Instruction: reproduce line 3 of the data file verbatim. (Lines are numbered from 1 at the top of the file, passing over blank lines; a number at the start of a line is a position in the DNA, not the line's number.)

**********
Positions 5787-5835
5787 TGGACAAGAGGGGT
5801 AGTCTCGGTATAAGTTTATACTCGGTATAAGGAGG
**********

5801 AGTCTCGGTATAAGTTTATACTCGGTATAAGGAGG